Sony Xperia XZ price tumbles to $340 on eBay in black, platinum and blue

Why in the world would you still be interested in a slowly aging original Sony Xperia XZ phone when an incremental S upgrade is already out stateside, and a super-high-end Premium follow-up clearly looks impending, at least on the old continent?

Well, for one thing, the XZs isn’t significantly superior to the non-S version in many ways. Also, the XZ Premium is slightly overpriced, and some may argue its main selling points are gimmicks disguised as groundbreaking new technology.

More importantly, the fall 2016-released Sony Xperia XZ continues to stand on its own two feet as a robust, handsome, well-balanced mobile device running Android 7.1.1 Nougat, packing a zippy Snapdragon 820 processor and respectable 3GB RAM.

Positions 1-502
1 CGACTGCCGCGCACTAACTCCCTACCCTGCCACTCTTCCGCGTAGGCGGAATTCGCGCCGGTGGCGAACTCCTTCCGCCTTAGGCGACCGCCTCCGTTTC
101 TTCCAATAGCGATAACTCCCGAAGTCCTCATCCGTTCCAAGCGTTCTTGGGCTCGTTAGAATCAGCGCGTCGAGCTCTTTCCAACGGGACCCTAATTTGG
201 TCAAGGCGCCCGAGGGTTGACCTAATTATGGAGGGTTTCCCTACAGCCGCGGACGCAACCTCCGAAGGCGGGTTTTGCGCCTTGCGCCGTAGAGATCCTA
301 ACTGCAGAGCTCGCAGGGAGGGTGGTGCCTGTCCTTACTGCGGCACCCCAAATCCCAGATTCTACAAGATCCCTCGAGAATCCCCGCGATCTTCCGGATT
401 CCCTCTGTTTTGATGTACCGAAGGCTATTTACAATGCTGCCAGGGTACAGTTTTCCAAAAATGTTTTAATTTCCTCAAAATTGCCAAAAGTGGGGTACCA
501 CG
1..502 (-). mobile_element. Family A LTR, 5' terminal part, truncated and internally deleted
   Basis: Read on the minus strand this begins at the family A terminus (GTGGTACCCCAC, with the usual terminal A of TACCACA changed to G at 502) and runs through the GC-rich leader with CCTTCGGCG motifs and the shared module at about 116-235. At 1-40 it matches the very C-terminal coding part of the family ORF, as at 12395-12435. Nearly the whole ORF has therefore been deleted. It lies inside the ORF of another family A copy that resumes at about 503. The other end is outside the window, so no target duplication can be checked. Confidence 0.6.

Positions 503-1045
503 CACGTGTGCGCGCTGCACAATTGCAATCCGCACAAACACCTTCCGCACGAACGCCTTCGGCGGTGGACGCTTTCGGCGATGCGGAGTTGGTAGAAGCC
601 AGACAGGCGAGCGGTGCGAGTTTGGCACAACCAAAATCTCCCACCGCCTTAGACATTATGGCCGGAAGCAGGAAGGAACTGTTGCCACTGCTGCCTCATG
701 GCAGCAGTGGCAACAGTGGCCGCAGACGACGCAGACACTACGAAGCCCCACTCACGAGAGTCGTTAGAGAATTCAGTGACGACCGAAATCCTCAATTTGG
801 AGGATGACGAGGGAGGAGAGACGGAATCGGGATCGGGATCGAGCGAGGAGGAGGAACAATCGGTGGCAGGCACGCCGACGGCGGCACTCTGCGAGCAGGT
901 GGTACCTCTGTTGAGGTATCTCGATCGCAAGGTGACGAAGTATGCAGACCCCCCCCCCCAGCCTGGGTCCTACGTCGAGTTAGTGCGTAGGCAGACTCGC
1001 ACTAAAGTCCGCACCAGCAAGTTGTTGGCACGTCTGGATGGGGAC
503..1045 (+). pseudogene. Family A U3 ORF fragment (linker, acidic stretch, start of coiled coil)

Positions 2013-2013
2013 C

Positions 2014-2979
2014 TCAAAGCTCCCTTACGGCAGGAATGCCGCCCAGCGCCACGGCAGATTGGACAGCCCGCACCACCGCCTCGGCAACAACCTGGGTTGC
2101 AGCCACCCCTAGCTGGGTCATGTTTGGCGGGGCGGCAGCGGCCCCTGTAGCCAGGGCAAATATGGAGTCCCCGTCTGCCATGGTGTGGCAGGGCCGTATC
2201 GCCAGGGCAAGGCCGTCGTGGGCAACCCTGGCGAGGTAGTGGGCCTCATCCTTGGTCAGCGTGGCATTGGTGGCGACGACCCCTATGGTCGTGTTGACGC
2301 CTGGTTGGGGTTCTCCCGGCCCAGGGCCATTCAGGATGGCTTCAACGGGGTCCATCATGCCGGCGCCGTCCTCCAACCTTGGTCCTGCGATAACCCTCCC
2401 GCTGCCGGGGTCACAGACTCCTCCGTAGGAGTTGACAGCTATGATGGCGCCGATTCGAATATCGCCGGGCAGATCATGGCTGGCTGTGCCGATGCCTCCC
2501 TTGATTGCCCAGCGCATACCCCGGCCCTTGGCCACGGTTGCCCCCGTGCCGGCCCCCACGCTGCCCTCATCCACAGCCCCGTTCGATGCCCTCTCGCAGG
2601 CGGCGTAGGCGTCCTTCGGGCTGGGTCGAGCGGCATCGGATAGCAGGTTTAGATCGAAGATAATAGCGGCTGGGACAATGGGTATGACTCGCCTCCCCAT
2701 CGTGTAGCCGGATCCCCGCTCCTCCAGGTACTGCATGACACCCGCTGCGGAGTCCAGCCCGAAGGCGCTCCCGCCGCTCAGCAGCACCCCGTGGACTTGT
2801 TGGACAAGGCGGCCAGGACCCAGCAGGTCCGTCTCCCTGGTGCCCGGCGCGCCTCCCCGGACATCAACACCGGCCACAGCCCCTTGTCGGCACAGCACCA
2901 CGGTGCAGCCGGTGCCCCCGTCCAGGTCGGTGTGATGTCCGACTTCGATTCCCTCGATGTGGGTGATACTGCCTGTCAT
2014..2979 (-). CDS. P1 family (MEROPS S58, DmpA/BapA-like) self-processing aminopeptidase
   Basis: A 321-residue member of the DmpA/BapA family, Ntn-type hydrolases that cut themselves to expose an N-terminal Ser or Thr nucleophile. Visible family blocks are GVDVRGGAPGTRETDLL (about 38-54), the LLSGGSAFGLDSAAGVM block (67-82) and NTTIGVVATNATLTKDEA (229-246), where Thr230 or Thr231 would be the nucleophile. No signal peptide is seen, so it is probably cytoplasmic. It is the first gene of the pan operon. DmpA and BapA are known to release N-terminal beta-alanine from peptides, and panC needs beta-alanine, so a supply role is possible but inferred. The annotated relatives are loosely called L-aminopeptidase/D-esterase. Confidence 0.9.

And now an “experienced”, highly trusted eBay seller charges $339.99 for the Full HD 5.2-incher in your choice of mineral black, platinum or forest blue paint jobs, GSM support, 4G LTE connectivity and everything.

Just how cheap and advantageous is that? You probably don’t (want to) remember this, but back in the day, the Xperia XZ commanded a whopping $700. Recently, it was marked down to $430, which seemed like a phenomenal deal at the time, and Amazon still thinks the phone is worth at least four Benjamins.

Fortunately, eBay’s MobilePros1 doesn’t, with no strings attached, catches or compromises required. The handhelds on sale are “brand-new, unused, unopened and undamaged”, with free economy shipping offered nationwide, and deliveries possible even elsewhere, from Canada to UK, Australia, China, the bulk of European countries and more, as long as you don’t mind paying extra.

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About The Author
Adrian Diaconescu
Adrian has had an insatiable passion for writing since he was in school and found himself writing philosophical essays about the meaning of life and the differences between light and dark beer. Later, he realized this was pretty much his only marketable skill, so he first created a personal blog (in Romanian) and then discovered his true calling, which is writing about all things tech (in English).